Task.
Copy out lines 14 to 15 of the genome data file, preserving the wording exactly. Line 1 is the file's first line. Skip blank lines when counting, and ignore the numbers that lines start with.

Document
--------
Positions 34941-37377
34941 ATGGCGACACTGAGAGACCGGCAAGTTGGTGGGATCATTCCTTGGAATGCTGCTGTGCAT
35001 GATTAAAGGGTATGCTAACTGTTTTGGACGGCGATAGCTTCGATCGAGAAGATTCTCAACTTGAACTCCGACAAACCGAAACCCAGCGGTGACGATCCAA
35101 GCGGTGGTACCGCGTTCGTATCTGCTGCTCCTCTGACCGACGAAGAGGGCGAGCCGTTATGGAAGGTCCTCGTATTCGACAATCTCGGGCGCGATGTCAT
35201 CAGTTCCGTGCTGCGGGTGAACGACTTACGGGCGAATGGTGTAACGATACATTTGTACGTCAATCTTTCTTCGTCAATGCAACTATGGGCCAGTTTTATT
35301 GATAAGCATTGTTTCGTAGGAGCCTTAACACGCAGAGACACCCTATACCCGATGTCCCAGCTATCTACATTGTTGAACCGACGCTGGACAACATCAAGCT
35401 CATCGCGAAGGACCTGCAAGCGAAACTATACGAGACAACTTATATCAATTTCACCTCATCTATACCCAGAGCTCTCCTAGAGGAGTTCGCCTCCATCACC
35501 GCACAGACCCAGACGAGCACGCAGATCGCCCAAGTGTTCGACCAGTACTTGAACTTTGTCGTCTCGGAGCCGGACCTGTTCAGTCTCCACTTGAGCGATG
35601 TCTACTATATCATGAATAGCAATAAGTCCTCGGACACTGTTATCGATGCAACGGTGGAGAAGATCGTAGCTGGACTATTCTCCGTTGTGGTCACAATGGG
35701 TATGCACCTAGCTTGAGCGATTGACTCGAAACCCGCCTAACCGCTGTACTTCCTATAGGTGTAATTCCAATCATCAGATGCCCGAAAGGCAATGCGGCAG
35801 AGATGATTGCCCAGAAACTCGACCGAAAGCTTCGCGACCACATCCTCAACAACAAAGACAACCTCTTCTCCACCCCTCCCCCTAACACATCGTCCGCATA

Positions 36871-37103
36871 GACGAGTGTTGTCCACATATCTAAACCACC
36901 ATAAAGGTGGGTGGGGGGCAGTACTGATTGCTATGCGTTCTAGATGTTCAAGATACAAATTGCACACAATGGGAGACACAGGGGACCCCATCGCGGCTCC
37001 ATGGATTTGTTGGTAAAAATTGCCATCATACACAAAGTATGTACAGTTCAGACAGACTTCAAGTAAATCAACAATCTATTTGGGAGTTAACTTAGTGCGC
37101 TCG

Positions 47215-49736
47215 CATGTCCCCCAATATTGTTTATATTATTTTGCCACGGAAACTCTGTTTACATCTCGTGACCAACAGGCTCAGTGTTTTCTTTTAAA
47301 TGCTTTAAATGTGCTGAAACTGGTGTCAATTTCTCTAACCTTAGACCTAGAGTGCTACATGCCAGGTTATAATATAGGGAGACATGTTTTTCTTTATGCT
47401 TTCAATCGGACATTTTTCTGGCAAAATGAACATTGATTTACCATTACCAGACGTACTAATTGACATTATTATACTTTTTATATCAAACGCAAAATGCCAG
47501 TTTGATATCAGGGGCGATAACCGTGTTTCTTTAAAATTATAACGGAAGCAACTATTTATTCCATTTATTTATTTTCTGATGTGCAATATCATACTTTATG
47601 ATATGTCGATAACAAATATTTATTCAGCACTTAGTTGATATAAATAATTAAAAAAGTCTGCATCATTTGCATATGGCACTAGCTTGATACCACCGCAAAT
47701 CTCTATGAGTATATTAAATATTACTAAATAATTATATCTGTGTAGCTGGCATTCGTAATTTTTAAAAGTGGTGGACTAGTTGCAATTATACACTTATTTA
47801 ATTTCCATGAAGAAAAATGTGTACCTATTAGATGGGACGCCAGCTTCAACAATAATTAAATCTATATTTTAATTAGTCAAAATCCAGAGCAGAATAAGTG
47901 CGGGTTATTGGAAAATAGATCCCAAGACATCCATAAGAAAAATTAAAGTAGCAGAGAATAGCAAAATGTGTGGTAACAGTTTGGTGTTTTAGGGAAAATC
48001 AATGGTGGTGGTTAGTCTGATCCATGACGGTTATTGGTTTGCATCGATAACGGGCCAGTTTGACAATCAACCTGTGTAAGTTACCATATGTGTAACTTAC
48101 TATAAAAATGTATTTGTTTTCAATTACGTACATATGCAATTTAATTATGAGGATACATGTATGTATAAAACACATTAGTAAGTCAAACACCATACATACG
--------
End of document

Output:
36901 ATAAAGGTGGGTGGGGGGCAGTACTGATTGCTATGCGTTCTAGATGTTCAAGATACAAATTGCACACAATGGGAGACACAGGGGACCCCATCGCGGCTCC
37001 ATGGATTTGTTGGTAAAAATTGCCATCATACACAAAGTATGTACAGTTCAGACAGACTTCAAGTAAATCAACAATCTATTTGGGAGTTAACTTAGTGCGC